While it was a good thing to be parked up and stretching our legs it wasn’t in a place we really wanted to be parked. If we’d have gotten to the point we were at and there was a huge stream of traffic behind us and ahead of us we’d have probably pulled over and parked anyway, but traffic wasn’t that bad and we were stopped purely because of an idiot in his Dunnydoor.
While technically the accident that happened with the driver of the Holden Commodore was all his fault and he caused no damage to our vehicle or load, only his own car, we were required to stop. Despite the laws of the country stating that leaving the scene of an accident is a crime if such an identifiable load and company didn’t stop in a situation like we were in we left ourselves open to unnecessary attention.
In other countries people sue for traffic violations whether they are right or wrong, in Australia it’s trial by media because there is only one thing those crappy current affairs shows love more than a hoon driver doing burnouts and that’s a rogue truckie going postal. Now obviously our incident was not our fault, even if there was something we could have done to change the situation everything we did was legal. However with stupid current affairs shows they only need to hear the work truck and they can spin the story to make it sound horrendous. They rarely change the course of justice with their bullshit stories but it’s the easiest case of bad advertising any company can get and with so many drivers these days scared of trucks it does nothing for our industry as a whole.
So as you can see there was really no other option than for us to stop and make sure that the idiot who was speeding, driving dangerously and not paying due attention was okay.
We had to wait about twenty minutes for Jimmy to catch up to us and when he did the story he had to tell was pretty much exactly as we all expected. The idiot driver was blaming us, we shouldn’t be allowed to transport such large loads on the road, trucks are evil, car drivers are all innocent victims. Having heard it all before Jimmy was having none of the driver’s bullshit, and suggested the police were called immediately to sort the situation out, strangely enough the driver stopped his bitching and decided he’d just get on with his life. Jimmy and the boys then took a few photos of the damage to the car and tree, the tyre marks on the road and gravel and a few shots of the car’s other damage not caused by the accident.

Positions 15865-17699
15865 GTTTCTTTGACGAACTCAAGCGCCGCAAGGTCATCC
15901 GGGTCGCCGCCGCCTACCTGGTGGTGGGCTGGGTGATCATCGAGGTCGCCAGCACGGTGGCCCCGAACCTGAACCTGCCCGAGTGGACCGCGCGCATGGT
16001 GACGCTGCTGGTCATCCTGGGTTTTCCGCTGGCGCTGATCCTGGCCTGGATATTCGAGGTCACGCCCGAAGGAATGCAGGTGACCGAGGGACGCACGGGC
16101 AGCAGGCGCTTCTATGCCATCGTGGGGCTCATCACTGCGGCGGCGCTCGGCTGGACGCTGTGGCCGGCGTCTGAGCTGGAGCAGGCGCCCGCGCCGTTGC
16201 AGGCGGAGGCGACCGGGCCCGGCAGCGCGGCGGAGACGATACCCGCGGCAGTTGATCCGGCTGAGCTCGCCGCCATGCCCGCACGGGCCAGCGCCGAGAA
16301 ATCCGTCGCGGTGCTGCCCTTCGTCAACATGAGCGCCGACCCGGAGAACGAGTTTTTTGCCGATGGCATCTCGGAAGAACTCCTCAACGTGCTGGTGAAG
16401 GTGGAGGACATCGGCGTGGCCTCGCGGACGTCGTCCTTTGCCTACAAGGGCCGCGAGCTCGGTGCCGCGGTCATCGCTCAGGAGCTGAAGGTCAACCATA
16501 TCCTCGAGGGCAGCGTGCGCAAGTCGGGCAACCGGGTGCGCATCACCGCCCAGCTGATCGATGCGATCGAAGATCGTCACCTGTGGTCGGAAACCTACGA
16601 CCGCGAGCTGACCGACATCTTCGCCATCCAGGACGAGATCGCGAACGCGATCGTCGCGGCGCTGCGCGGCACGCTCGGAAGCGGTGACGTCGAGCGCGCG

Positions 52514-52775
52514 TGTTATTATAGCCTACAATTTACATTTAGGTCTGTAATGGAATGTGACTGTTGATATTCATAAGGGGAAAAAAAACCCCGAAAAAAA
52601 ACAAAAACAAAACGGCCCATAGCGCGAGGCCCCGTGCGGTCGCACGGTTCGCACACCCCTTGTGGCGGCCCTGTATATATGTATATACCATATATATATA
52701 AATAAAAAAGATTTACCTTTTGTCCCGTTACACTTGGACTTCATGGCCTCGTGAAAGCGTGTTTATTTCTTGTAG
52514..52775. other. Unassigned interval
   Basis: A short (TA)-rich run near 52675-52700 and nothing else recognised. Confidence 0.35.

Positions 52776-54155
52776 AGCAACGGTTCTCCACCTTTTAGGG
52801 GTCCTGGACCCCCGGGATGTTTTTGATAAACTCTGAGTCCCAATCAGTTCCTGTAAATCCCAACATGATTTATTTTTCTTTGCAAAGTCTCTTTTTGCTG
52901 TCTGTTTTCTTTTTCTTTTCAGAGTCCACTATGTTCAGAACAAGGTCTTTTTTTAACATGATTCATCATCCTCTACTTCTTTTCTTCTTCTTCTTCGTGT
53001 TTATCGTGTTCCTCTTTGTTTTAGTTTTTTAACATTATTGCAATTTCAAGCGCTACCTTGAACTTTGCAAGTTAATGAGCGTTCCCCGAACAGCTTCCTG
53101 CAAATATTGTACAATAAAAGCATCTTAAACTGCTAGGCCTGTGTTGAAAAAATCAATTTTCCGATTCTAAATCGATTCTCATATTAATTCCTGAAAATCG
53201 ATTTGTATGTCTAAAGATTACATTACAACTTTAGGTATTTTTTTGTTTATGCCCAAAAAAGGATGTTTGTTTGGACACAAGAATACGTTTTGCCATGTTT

Although we weren’t strapped for time the thirty five minutes we’d spent on the side of the road was adding to our day and the more time we spent sitting there because of a stupid incident the less time we had up our sleeve in case something serious did happen.
Thankfully nothing else did happen on the remainder of the trip to Kenwood, well nothing else dramatic like the idiot in the Dunnydoor. We did meet up with a speeding ambulance running code 1, code 1 being lights and siren, coming towards us at one point but like all professional drivers we were able to work together and make the situation safe for all involved.
The ambulance did have to slow down a little bit, as did we, but because there was communication between us and common sense he was able to get around the truck without screeching brakes, without smoking tyres and without a hitting anything. The ambulance driver did have to put two wheels on the gravel, which is not something they like doing with critical patients on board but again communication and common sense got us both through without incident.
See, we can play well with others despite what hooning Dunnydoor drivers might think!
We pulled up at Kenwood with thirty minutes still on our curfew. Ironically enough from the wide open area on the side of the highway where we able to stop for the night we could nearly spit on a motel, but none of us would be staying there. As usual we’d all be hunkering down in the trucks with several guys running sentry in rotating shifts during the night.
By the time we’d done our end of day checks on the load and the trailers it was pushing 6pm which was obviously dinner time and just like at home where those bastard telemarketers choose dinner time to ring and interrupt we were just getting our cooking ready when my phone went off like a frog in a sock.
Caller ID on the phone screen told me immediately that it was the office calling. Although there was occasionally a reason that someone would be in the office at 6pm it wasn’t a regular thing, and with the majority of the working staff standing around me it limited the number of people who would be calling.
While I was hoping that when I picked up the phone the voice I would hear on the other end would be Danni, one of the girls from the office, I had a very strong suspicion that I would be let down. Sure enough I was let down because the only voice I heard was that of Henry, our boss and company owner.
Don’t get me wrong it wasn’t a case of me hating our boss but there was no escaping the fact that he didn’t often ring just to say hello or shoot the breeze, he rang for a reason and at 6pm at night it wasn’t often a good reason.
“We’ve got a problem.” I heard Henry say after greeting me.
“What sort of problem?” I asked.
Henry only said two words and I knew exactly what he was talking about.
Previous Heavy Haulage story here.